Radically New and Less Familiar
About six months ago I received news that my MDiv. program at San Francisco Theological Seminary in Pasadena was being eliminated. My first thought upon receiving this news was casual. I thought I'd simply transfer to a different school, a smaller more local school, knowing well enough that it may not be a perfect fit for my particular needs and personality. If you've been reading this blog for long, you'll know that Bethel is not a perfect fit and Fuller is good but not perfect either (not to mention, they're pretty tuition dependent which means that scholarships are more difficult to come by). But my casual reaction was overwhelmed by a nagging sense that God had something else in mind. I had searched hard to find the somewhat obscure SFTS program in Southern California. I had determined that a change of context would be extremely valuable since I had already received a healthy dosage of theological content in my education at Azusa Pacific University (a school whose theology program is good at over-preparing students for seminary content ((that's a compliment))). SFTS had provided that change of context and now it was being taken away. It was more than coincidence that my first year in a 25-year-old program would be the year of its closing. That, accompanied by a series of other influences and circumstances, compelled my wife and me to consider a radically new and less familiar direction.
When I was at APU, I had a few professors who greatly influenced my theological development, not least of whom was Dr. Dennis Okholm who received two degrees from Princeton in New Jersey. Since then, the idea of going to Princeton had been an appealing concept and became more-so as the idea marinated in my brain over time. A dream of sorts, maybe, but one that remained outside the realm of reality... indeed I am no shoe-in at a place like that and it's a million miles across the country from family, friends, and the students at my church with whom I've grown and loved over these years and to whom I have been so committed. But when the abrupt disruption of SFTS's Southern California closure occurred I could not ignore the possibility that God wanted to use just such a disruption to invite me to consider the inconsiderable. One of my professors at SFTS, when talking with me about my options in light of SFTS's closure, not knowing that I had ever thought about Princeton, said, "I don't know what you and your wife really have in mind, but perhaps you might consider somewhere further away... like Princeton." I could not ignore that. I decided to take the season of Lent to focus on praying and discerning the future.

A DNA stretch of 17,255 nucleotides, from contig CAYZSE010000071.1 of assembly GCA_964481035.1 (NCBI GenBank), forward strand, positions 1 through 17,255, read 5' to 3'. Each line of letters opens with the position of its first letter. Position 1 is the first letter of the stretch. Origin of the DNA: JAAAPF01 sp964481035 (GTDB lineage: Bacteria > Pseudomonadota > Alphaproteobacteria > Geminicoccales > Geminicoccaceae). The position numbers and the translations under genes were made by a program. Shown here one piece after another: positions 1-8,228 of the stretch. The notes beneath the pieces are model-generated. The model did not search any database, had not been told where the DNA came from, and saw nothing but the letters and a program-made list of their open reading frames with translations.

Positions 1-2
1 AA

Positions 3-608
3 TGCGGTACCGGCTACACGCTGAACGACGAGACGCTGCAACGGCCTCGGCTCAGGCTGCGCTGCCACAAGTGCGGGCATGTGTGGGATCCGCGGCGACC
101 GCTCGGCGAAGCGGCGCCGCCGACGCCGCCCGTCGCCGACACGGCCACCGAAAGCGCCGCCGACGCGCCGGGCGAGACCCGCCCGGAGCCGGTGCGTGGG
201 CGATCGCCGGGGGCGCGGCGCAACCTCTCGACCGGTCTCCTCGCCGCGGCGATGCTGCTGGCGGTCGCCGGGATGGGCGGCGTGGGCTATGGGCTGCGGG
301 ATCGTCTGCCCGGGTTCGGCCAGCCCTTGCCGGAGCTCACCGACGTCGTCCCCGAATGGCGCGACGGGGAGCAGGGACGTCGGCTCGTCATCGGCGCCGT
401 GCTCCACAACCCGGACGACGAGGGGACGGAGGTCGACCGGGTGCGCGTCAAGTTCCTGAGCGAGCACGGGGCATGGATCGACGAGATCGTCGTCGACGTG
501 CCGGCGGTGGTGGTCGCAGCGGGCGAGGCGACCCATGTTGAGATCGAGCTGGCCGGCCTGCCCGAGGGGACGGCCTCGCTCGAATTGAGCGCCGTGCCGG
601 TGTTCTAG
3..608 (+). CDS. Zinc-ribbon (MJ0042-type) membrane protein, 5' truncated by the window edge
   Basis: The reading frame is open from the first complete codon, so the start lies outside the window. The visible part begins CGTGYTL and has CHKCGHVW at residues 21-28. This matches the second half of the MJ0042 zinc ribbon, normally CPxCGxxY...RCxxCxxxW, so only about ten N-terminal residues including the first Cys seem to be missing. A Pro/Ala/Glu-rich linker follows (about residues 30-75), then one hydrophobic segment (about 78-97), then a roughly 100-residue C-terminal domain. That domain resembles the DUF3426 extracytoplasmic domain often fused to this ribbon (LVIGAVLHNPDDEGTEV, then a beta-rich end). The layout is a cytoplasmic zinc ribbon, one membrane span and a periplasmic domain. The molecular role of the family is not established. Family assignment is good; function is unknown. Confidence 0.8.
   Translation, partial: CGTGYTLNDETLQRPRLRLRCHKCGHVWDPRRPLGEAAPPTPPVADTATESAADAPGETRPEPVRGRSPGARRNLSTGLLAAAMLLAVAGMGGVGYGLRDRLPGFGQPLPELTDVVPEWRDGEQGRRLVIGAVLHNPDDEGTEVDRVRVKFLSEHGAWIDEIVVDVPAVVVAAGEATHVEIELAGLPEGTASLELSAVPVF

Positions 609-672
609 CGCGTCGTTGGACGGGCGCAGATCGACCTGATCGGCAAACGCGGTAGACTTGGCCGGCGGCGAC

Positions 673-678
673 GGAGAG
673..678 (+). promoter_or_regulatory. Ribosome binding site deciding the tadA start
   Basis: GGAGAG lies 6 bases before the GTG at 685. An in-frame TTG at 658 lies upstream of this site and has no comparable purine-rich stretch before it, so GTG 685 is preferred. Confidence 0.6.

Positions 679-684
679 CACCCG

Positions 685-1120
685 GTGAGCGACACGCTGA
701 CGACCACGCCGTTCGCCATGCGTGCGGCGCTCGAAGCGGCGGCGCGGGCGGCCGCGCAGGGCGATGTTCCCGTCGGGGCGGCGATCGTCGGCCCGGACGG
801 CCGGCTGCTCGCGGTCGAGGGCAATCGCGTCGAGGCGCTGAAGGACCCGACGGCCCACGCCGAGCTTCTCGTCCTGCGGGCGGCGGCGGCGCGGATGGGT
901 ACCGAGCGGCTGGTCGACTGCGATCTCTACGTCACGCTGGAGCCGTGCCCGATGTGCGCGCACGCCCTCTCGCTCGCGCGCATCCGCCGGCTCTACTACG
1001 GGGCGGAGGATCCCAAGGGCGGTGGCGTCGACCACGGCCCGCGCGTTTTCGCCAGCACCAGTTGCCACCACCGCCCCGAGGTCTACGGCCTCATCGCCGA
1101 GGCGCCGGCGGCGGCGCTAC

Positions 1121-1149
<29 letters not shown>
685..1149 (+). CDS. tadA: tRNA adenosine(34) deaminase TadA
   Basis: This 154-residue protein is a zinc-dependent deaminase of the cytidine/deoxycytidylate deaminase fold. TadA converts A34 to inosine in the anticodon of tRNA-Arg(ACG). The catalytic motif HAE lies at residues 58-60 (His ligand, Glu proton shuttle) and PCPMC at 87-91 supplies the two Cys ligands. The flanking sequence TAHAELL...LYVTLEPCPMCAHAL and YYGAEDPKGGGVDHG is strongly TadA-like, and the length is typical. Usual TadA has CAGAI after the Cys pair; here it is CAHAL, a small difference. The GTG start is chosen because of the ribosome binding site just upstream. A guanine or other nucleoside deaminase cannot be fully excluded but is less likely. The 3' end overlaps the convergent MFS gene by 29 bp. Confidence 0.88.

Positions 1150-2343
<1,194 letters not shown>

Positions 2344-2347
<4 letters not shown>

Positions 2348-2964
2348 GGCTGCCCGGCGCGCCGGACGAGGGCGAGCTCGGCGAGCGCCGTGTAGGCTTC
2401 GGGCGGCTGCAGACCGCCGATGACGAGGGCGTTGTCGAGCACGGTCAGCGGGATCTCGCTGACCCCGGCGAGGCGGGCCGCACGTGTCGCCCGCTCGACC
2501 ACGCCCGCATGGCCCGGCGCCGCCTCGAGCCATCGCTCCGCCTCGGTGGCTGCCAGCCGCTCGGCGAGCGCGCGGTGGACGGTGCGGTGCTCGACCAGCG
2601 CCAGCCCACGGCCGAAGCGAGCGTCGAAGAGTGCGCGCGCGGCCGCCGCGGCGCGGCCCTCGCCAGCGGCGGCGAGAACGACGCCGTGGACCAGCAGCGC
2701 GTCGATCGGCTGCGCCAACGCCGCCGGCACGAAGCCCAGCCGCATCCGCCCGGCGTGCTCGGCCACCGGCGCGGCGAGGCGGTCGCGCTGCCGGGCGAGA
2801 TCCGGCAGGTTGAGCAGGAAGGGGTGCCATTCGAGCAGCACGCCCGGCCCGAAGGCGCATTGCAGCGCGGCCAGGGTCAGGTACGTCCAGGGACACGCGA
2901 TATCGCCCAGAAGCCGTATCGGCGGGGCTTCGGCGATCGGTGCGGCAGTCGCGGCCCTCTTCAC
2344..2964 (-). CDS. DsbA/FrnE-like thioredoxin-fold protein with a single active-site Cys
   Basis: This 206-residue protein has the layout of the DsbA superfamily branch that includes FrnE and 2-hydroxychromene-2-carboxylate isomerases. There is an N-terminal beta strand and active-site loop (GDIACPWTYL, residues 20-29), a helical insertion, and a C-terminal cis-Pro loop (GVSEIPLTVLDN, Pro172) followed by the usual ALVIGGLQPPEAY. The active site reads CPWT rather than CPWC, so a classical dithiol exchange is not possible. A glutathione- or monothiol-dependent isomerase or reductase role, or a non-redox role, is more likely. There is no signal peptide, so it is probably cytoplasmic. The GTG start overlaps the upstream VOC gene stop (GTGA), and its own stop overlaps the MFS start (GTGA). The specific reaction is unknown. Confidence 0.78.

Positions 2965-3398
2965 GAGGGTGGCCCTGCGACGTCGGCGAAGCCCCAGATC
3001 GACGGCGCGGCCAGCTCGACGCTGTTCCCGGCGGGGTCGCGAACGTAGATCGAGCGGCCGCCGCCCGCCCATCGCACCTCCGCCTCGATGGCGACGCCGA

In October, through much prayer and discernment, I decided to swing for the fences and I applied at Princeton Theological Seminary. This past month, as somewhat of a surprise, we received a letter of acceptance. Through even more prayer and discernment, we decided to accept the invitation to begin studying at Princeton in the Fall of this year. While certainty is nowhere to be found in decisions such as these, we are confident in our sense that God is calling us, inviting us to take this unexpected new direction. We will be leaving Ramona and First Congregational Church in August of this year. And though we are excited to follow God's call, it is truly hard to imagine leaving this church family we have known and loved for so long.
As I told the students the news, their parents were receiving an email at home... and if they didn't get that, I sent students home with a letter to deliver to parents explaining the decision. Making the announcement to the students at Youth Group on Sunday was perhaps the most difficult thing I have had to do in ministry so far. These students have been our priority and we wanted them to hear it from us before they heard it anywhere else. We love these students more than we are able to express and we love this wonderful church nearly as much. It broke my heart (and perhaps that expression is too trite to express the truth) to tell the students that we would be leaving them in August. I felt that I was telling them that I would be abandoning them and I have never felt so helpless in helping them grieve... since, of course, I'm the one causing the grief. We had a good conversation about how we could spend the next six months walking through this transition together and how important it is to simply trust God and to trust that God is good in this question-mark, in this threshold of life.
Though this is exciting news, it's cause for a grieving process. It is hard to imagine such a drastic change in direction. It is difficult to imagine leaving my students. It is difficult to imagine leaving my family, even for three years. But I do trust, with eyes of faith, that God--the God who has set these things in motion and has made such an opportunity available to me and my family--is love.